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The Huguenot leader Philippe de Mornay was tricked out of his command of Saumur.

The Capture of Saumur (French: Capture de Saumur) was the military investment of the Huguenot city of Saumur accomplished by the young French king Louis XIII in May 1621, following the outburst of the Huguenot rebellions.[1] Although the Huguenot city was faithful to the king, Louis XIII nevertheless wished to affirm control over it. The Governor of the city Duplessy-Mornay was tricked out of his command of Saumur and the city was invested.[1]

Saumur was easily invested as its Governor was tricked out of his command.

Louis XIII then continued his campaign southward against the Huguenots, and moved to the Protestant stronghold of Saint-Jean-d'Angély led by Rohan's brother Benjamin de Rohan, duc de Soubise.[2] This led to the month-long Siege of Saint-Jean-d'Angély, and to a succession of other sieges in the south of France.[3] on 24 June 1621. Louis XIII's campaign ended in a stalemate, leading to the 1622 Peace of Montpellier, which temporarily confirmed the right of the Huguenots in France.[4]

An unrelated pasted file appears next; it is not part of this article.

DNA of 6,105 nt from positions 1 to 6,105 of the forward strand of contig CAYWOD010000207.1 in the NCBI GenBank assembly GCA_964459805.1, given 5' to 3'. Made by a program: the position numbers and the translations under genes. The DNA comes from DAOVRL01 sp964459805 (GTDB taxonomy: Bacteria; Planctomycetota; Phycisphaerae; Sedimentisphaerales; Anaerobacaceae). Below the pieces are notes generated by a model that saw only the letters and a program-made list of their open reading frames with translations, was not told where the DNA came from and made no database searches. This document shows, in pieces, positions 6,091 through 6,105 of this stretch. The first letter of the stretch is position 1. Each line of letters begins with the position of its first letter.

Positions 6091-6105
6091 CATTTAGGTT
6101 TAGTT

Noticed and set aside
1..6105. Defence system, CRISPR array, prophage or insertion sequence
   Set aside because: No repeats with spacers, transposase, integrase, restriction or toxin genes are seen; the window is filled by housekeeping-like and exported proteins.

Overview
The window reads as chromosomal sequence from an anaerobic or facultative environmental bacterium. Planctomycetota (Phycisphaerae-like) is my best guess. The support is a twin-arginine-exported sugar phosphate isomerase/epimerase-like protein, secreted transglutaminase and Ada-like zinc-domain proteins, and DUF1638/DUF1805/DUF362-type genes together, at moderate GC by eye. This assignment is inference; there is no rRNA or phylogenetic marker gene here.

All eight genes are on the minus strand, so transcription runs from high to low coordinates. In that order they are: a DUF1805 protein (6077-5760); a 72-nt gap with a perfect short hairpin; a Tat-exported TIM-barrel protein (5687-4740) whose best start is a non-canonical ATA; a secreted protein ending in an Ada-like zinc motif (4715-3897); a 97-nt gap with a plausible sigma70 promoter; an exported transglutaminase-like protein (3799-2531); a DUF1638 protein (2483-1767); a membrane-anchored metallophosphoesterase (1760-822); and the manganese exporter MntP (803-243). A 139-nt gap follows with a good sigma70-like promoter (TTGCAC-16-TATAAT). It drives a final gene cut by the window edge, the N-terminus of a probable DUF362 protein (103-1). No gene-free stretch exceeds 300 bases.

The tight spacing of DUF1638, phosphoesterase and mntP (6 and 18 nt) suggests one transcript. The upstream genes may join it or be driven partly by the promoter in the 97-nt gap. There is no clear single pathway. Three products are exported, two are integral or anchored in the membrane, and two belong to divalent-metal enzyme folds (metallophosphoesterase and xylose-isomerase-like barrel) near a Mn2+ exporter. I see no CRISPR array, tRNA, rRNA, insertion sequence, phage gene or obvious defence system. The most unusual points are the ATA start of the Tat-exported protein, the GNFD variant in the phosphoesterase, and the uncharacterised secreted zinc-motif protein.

See also


  1. 1.0 1.1 Eyre Evans Crowe (1863). The history of France. Longman, Brown, Green, Longmans, and Roberts. p. 431. Retrieved 16 December 2012. 
  2. Christopher Duffy (1979). The Fortress in the Early Modern World: 1494-1660. Routledge & Kegan Paul. p. 118. ISBN 978-0-7100-8871-0. Retrieved 16 December 2012. 
  3. Samuel Smiles (30 November 2008). The Huguenots: Their Settlements, Churches and Industries in England and Ireland. Read Books. p. 132. ISBN 978-1-4437-3603-9. Retrieved 16 December 2012. 
  4. Louis Delmas (30 January 2009). The Huguenots of La Rochelle. BiblioLife. p. 124. ISBN 978-0-559-93138-3. Retrieved 16 December 2012. 

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